Silk is widely perceived to be the most beautiful and elegant of all the natural fibres. It is such a seductive, luxurious and desirable fibre that at certain points in history its price has exceeded that of gold.
Silk is highly prized for its unique lustrous and reflective appearance, which is a function of the unique rounded edge triangular shape of the fibre. This ‘prism’- like structure refracts incoming light at several different angles and therefore allows the cloth produced from it to be ‘shimmering’ in appearance. Due to this triple reflection of light silk can be described as a ‘bright’ fibre.
Silk fabric is generally thought of as having a soft and smooth texture with a luminous or reflective surface, but depending on processing and the weave structure it can express sculptural forms, ethereal delicacy or liquid drape.
Silk is extraordinarily strong in relation to both fibre dimension and the perception of its delicate nature, and weight for weight it is actually stronger than steel. However it can lose up to 20% of its strength when saturated. It can also become weakened by exposure to too much sunlight. Excessive dryness can make the fibres brittle and may lead to breaking. An optimum humidity of 50-55% is desirable in order to retain a supple handle.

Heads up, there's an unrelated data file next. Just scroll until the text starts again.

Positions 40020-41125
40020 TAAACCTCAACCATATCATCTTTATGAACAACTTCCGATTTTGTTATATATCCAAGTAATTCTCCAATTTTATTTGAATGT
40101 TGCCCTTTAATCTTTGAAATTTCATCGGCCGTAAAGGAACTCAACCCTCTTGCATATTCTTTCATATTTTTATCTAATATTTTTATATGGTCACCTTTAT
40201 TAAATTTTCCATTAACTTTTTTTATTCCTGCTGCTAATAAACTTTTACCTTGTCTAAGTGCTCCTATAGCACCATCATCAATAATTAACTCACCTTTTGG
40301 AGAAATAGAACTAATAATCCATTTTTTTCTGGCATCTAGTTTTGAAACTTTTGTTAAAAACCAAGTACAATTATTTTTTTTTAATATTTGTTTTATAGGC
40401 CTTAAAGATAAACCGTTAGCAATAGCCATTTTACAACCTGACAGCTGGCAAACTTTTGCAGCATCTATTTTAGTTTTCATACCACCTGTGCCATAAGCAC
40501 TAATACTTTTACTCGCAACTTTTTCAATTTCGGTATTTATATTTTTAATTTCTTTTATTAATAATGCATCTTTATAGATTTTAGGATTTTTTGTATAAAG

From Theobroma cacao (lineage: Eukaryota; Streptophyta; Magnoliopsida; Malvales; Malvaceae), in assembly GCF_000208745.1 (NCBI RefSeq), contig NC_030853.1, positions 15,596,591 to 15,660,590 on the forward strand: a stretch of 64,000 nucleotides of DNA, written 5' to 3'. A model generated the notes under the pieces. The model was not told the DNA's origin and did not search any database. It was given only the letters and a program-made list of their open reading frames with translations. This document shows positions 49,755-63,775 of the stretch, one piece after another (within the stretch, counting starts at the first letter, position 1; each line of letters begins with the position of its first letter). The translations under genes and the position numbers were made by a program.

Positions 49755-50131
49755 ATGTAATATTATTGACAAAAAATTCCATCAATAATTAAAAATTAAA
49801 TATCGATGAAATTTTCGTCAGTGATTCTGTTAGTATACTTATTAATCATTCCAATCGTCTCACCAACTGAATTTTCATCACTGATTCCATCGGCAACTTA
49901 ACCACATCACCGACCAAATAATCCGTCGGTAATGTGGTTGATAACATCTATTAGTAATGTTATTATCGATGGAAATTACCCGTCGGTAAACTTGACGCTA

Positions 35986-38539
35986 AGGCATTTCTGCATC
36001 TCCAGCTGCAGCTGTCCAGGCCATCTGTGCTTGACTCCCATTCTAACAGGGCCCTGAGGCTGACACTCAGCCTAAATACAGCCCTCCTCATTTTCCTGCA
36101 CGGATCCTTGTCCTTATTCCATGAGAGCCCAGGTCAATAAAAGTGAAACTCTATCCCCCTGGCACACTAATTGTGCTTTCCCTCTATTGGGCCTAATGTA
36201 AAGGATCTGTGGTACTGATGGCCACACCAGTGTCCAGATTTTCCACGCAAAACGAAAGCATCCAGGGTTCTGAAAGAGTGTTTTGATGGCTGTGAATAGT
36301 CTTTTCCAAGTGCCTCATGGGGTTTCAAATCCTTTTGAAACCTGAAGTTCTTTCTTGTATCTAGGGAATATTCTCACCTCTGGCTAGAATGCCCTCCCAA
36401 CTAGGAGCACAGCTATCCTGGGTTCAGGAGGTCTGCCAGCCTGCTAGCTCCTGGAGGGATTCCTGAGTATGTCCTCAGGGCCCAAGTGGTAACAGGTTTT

The isothermal properties of silk make it feel cool in summer and warm in winter. The insulative properties of the fibre are also well known, and fine silk knit undergarments traditionally provide unequalled warmth as thermal ski wear layers. Silk floss, or kapok is the lightest and warmest of quilting materials. Silk has a moderate to poor elasticity and is a poor conductor of electricity, which makes it comfortable to wear in cool weather. However this low conductivity also means it is susceptible to static cling. The fibres high level of absorption lends it superior ability to accept dye.